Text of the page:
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Estimation of GE inequality indices from complex survey data

svygeivarname[ifexp] [inrange] [,alpha(#)subpop(varname)level(#)

svygeityped without arguments redisplays the last estimates. The level option may be used.The survey design variables must be set beforehand by

svyset, see help svyset.Warning: Use of

iforinrestrictions will not produce correct variance estimates for subpopulations in many cases. To compare estimates for subpopulations, use thesubpop()option.

Description

svygeiprovides estimates of finite-population Generalised Entropy (GE) inequality indices, together with their associated variance estimates. The GE class of inequality indices is characterized by a sensitivity parameter, a. The program calculates GE(a) for a = -1 and 2 plus the limiting cases when a -> 0 (the mean logarithmic deviation, MLD) and when a -> 1 (the Theil index), and for one additional value (which defaults to a = 3, unless set otherwise using thealphaoption). GE(2) is half the square of the coefficient of variation. The indices differ in their sensitivities to differences in different parts of the distribution ofvarname. The more positive that a is, the more sensitive GE(a) is to differences at the top of the distribution of varname; the more negative that a is, the more sensitive it is to differences at the bottom of the distribution ofvarname.Sampling variances are calculated using a method proposed by Woodruff (1971). The derivations assume that the sample under consideration is sufficiently large that a Taylor series approximation to the index holds. For full details of the derivation of the sampling variances, see Biewen and Jenkins (2003).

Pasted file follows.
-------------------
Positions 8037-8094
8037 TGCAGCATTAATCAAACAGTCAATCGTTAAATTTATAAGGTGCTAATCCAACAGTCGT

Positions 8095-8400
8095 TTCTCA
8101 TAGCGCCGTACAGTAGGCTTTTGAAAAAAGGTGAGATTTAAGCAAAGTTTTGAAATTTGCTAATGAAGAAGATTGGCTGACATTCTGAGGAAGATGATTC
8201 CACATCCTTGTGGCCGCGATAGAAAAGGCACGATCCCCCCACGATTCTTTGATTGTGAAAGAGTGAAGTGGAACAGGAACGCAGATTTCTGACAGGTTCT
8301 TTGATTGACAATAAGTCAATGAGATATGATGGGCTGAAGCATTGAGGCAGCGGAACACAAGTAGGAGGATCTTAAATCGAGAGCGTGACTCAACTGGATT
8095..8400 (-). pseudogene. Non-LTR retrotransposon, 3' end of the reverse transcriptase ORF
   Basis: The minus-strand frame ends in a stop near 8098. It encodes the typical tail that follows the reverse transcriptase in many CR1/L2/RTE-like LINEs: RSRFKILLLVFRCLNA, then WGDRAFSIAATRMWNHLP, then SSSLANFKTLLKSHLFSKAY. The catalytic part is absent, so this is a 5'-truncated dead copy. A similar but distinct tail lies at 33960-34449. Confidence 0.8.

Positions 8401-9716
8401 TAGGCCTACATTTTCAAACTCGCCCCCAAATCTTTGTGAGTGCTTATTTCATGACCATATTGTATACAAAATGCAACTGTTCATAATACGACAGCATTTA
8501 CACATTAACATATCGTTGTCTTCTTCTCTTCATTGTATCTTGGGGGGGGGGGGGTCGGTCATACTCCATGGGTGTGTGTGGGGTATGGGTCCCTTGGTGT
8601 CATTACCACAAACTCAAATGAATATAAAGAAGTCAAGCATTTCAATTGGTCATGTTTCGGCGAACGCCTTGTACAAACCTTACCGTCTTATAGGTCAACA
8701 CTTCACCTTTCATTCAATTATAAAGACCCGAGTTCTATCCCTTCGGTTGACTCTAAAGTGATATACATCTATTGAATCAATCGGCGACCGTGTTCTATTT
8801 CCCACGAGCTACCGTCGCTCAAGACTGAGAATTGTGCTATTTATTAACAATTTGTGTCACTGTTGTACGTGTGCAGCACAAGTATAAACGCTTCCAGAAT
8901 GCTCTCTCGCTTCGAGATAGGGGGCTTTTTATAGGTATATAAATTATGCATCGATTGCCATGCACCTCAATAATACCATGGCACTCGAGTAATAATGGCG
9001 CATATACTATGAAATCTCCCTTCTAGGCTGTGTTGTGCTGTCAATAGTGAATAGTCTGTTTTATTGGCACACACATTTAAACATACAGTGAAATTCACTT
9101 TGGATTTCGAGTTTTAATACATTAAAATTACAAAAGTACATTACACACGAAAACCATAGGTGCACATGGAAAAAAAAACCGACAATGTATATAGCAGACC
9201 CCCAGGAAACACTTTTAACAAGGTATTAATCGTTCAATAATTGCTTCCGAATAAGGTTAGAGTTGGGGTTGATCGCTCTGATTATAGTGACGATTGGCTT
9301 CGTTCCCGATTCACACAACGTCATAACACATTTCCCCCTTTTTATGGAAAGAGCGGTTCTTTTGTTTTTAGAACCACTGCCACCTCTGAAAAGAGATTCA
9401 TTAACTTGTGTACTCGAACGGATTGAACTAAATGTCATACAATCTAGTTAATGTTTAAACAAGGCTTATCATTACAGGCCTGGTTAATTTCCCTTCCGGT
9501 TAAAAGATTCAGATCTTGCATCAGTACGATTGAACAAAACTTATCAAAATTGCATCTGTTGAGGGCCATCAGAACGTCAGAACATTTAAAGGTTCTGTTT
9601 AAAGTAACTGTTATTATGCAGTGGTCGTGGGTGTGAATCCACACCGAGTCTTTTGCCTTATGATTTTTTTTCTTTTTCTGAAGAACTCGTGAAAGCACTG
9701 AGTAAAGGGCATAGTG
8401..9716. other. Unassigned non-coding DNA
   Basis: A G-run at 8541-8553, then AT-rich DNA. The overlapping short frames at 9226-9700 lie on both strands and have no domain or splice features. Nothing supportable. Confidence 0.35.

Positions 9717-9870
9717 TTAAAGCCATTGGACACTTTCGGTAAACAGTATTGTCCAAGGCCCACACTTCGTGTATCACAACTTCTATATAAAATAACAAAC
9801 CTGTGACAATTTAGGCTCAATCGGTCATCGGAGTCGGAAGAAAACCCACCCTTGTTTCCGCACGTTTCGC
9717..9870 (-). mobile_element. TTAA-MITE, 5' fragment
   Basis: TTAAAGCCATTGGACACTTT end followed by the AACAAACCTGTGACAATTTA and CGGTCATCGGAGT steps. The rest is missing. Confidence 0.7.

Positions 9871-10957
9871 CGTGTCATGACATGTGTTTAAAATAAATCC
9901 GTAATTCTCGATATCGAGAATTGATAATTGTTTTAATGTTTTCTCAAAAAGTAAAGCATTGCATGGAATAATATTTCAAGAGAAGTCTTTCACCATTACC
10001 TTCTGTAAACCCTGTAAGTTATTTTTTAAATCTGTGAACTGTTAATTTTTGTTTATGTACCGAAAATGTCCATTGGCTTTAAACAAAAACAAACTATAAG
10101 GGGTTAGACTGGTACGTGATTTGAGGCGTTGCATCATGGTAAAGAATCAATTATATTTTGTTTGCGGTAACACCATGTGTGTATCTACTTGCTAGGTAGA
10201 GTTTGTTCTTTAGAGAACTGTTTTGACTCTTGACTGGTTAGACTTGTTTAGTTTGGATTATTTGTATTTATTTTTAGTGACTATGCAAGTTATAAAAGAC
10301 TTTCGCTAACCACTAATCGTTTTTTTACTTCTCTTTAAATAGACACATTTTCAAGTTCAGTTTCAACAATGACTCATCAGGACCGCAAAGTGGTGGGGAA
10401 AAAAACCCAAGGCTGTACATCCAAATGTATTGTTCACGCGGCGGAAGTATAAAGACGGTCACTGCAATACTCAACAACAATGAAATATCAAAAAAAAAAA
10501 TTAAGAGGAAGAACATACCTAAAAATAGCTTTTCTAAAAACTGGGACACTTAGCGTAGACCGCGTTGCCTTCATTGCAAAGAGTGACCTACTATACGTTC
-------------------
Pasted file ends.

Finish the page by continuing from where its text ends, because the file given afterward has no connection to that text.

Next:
The program may also be used to calculate sampling variances in the case where there are i.i.d. observations: see Biewen and Jenkins (2003).

A companion program,

svyatk, provides estimates of Atkinson inequality indices, using the same methods.

Options

alphaallows the user to choose a value of a (default = 3).

subpop(varname)specifies that estimates be computed for the single subpopulation defined by the observations for whichvarname!=0. Typically,varname=1 defines the subpopulation andvarname=0 indicates observations not belonging to the subpopulation. For observations whose subpopulation status is uncertain,varnameshould be set to missing.

Examples. * (1) Income inequality among individuals using household survey data with obs = individual

. * weight = individual sample weight

. use income_ind, clear

. svyset [pweight = xewght], psu(psu_id) strata(strata_id)

. svygei income

. * (2) Income inequality among individuals using household survey data with obs = individual

. * weight = individual sample weight; survey PSU and strata not provided; household ID known

. use income_ind, clear

. svyset [pweight = xewght], psu(hh_id)

. svygei income

. * (3) Income inequality among individuals using survey data with obs = household;

. * all persons in same household have same income; survey PSU and strata not provided

. * weight = household weight x household size

. use income_hh, clear

. svyset [pweight = xhh_wt]

. svygei income

AuthorsMartin Biewen, University of Frankfurt, Germany <biewen@wiwi.uni-frankfurt.de>

Stephen P. Jenkins, ISER, University of Essex, U.K. <stephenj@essex.ac.uk>

ReferencesBiewen, M. and S.P. Jenkins 2003. Estimation of Generalized Entropy and Atkinson indices from complex survey data. Working Paper 2003-11, Institute for Social and Economic Research, University of Essex. http://www.iser.essex.ac.uk/pubs/workpaps/pdf/2003-11.pdf,

Oxford Bulletinof Economics and Statistics, submitted.Woodruff, R.S. 1971. A simple method for approximating the variance of a complicated estimate.

Journal of the American Statistical Association66: 411-4.

Also seeManual:

[U] 30 Overview of survey estimation,[Su-Z] svyOn-line: help for svy and, if installed, svyatk, geivars, ineqdeco.